When Carlin asked her, she said yes, and everything seemed to go fine, even when it turned out the banquet was held at a Japanese restaurant, and Carlin had to remove his elevator shoes.

But the next day, Carlin showed up and invited Carol to join him for lunch — in the middle of the morning. Carol knew something was up, and she was right. Carlin pulled out a small box and presented it to her. Inside was an engagement ring.
Carol: And then I told him a wedding was not my idea of a second date. And he said that he had to know right away because if my answer was no, he would have to cancel the church, and then he would have to call the building contractor to let him know whether to go ahead with our house before the interest rates went up again.

Otherwise, he would have to sell the lot, and he hated to do that, he said, because it was so close to the school and when our kids were older, they could walk to school rather than me having to take them in my station wagon because by this time, of course, I would probably be very busy with my junior league activities and, of course, my bridge club.

Then, when the kids are in college, we'll be moving to a smaller house closer to campus, which also happens to be directly across the street from the cemetery, where he has already purchased our plots side by side.

Bob: Well, unless you and Elliot are busy, Emily and I are planning on having some people over for egg nog on Christmas Eve 1993.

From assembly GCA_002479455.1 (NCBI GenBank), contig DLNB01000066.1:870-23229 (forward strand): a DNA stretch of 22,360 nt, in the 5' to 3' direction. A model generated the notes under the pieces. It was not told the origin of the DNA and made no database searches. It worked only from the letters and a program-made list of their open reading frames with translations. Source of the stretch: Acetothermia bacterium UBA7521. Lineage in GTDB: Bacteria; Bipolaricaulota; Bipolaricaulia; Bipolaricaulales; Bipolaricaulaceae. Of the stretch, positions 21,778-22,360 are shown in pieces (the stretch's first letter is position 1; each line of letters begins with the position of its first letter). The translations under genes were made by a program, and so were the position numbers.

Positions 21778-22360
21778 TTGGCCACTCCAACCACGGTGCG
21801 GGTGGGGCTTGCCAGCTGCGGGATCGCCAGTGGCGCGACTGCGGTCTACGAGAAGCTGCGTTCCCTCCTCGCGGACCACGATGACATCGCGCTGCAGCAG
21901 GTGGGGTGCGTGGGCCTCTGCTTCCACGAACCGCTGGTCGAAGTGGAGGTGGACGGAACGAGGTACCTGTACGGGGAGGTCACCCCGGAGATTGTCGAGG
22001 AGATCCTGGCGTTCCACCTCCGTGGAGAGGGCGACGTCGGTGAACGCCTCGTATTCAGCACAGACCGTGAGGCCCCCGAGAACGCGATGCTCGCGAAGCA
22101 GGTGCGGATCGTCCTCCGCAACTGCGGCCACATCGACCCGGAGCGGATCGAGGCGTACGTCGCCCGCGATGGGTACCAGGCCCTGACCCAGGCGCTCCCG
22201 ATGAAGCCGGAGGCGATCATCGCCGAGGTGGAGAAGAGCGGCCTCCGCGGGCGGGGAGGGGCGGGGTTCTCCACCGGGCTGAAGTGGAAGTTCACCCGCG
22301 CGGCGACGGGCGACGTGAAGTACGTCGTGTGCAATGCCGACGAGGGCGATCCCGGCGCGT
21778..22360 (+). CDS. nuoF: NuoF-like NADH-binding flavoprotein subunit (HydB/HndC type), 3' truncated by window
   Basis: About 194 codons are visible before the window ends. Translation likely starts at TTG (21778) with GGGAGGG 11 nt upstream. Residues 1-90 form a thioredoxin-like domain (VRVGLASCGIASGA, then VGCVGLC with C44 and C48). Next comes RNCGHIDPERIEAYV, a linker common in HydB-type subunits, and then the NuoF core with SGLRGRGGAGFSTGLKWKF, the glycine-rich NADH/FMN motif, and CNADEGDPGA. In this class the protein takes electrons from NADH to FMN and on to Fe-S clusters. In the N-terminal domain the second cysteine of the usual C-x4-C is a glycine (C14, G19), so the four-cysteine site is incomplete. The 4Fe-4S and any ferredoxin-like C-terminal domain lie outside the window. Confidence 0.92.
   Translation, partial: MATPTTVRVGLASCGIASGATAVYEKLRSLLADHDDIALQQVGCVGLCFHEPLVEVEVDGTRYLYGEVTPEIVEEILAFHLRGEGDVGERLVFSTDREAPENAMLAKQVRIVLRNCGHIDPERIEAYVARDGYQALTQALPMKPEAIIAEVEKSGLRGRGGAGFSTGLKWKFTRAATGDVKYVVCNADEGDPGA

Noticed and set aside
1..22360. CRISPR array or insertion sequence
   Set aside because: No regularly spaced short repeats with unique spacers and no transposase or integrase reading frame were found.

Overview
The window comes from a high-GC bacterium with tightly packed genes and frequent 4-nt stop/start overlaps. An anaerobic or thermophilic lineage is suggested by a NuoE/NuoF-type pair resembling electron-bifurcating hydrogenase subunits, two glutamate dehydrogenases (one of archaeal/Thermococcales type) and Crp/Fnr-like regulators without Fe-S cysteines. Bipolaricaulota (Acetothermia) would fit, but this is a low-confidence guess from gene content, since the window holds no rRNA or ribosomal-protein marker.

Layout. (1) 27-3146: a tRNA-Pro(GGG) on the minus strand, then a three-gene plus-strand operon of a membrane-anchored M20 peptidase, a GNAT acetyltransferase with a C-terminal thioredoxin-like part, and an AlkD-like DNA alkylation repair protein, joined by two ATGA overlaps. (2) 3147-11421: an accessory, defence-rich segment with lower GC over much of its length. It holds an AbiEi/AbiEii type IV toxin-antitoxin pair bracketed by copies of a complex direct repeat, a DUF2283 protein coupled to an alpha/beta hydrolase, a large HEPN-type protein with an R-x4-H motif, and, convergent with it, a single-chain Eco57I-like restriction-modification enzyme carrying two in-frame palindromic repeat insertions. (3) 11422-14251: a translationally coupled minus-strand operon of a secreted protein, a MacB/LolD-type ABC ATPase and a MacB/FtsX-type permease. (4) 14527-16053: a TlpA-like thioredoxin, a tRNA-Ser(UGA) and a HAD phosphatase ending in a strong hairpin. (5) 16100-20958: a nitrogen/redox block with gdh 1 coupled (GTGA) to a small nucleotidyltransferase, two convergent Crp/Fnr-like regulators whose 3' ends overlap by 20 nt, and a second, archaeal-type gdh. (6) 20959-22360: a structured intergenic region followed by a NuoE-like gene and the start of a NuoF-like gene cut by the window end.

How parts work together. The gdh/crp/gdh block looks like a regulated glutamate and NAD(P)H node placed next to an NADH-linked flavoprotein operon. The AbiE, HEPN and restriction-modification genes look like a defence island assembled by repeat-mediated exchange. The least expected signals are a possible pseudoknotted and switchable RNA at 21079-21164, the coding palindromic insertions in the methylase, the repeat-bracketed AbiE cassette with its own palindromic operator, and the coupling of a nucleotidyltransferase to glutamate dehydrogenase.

Carol sought Bob's advice, and he told her she needed to be honest with him.

When she was, though, that sparked a crisis in Carlin's life, and Carol decided it was best if she didn't come in to work, knowing that Carlin would be coming in the next morning so a substitute receptionist showed up. Bob didn't really care for the substitute; he wanted Carol back. Bob insisted that she couldn't stay in hiding forever.

So they met in Bob's office, and, in what may have been the first statement of its kind ever uttered by an actress in an American television show, Carol gently asserted herself. She told Carlin that she liked him, but she didn't want to be treated like a piece of meat or an acre of land.

In the context of the times and all that had come before on television, that was practically a revolutionary statement. Imagine! A woman asserting herself and standing up for her right to want something other than what a man might want for her.

So, she suggested that they go back to being what they had been before — friends — which seemed to suit Carlin fine.

In fact, he already had his eyes on someone else ...

Saturday, December 14, 2013

Was 'Silkwood' Snubbed?

Karen Silkwood (Meryl Streep): You think I contaminated myself? You think I did that?

Mace Hurley (Bruce McGill): I think you'd do just about anything to shut down this plant.

"Silkwood," which was released in the theaters 30 years ago today, was a story about three ordinary — and flawed — people caught in an extraordinary situation at a plutonium plant in Oklahoma.

Meryl Streep played Karen Silkwood, a plant worker and a labor union activist. Her boyfriend Drew was played by Kurt Russell; he also worked at the plant. Cher (yes, that Cher) played Dolly, a lesbian and a roommate of Karen's and Drew's. Dolly worked at the plant as well.

The first part of the movie dealt with their day–to–day lives — Karen, for instance, was involved in a clash with her former common–law husband over time with their children. Drew and Dolly tried to be as supportive as possible. Working at the plant was a humdrum job, like any other humdrum job. The only real difference, as far as they were concerned, was that this job required workers to handle hazardous material, but the workers believed the risk was minimized, that they were protected by all the precautions their employers had taken.